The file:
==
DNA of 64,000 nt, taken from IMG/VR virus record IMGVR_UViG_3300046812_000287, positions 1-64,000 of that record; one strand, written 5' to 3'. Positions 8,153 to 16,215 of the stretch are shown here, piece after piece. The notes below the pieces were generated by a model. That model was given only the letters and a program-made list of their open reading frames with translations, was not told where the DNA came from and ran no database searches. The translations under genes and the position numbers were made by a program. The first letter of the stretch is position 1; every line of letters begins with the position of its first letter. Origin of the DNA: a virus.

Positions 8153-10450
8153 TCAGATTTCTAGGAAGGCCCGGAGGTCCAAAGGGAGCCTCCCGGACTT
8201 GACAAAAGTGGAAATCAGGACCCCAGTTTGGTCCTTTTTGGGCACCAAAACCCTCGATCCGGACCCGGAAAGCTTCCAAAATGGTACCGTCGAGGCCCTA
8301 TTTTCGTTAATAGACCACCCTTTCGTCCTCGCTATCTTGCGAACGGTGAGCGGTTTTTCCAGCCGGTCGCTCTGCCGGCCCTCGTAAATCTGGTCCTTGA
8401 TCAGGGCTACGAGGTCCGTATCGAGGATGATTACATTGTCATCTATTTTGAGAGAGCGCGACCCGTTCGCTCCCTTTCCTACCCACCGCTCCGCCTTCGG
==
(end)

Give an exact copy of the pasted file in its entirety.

DNA of 64,000 nt, taken from IMG/VR virus record IMGVR_UViG_3300046812_000287, positions 1-64,000 of that record; one strand, written 5' to 3'. Positions 8,153 to 16,215 of the stretch are shown here, piece after piece. The notes below the pieces were generated by a model. That model was given only the letters and a program-made list of their open reading frames with translations, was not told where the DNA came from and ran no database searches. The translations under genes and the position numbers were made by a program. The first letter of the stretch is position 1; every line of letters begins with the position of its first letter. Origin of the DNA: a virus.

Positions 8153-10450
8153 TCAGATTTCTAGGAAGGCCCGGAGGTCCAAAGGGAGCCTCCCGGACTT
8201 GACAAAAGTGGAAATCAGGACCCCAGTTTGGTCCTTTTTGGGCACCAAAACCCTCGATCCGGACCCGGAAAGCTTCCAAAATGGTACCGTCGAGGCCCTA
8301 TTTTCGTTAATAGACCACCCTTTCGTCCTCGCTATCTTGCGAACGGTGAGCGGTTTTTCCAGCCGGTCGCTCTGCCGGCCCTCGTAAATCTGGTCCTTGA
8401 TCAGGGCTACGAGGTCCGTATCGAGGATGATTACATTGTCATCTATTTTGAGAGAGCGCGACCCGTTCGCTCCCTTTCCTACCCACCGCTCCGCCTTCGG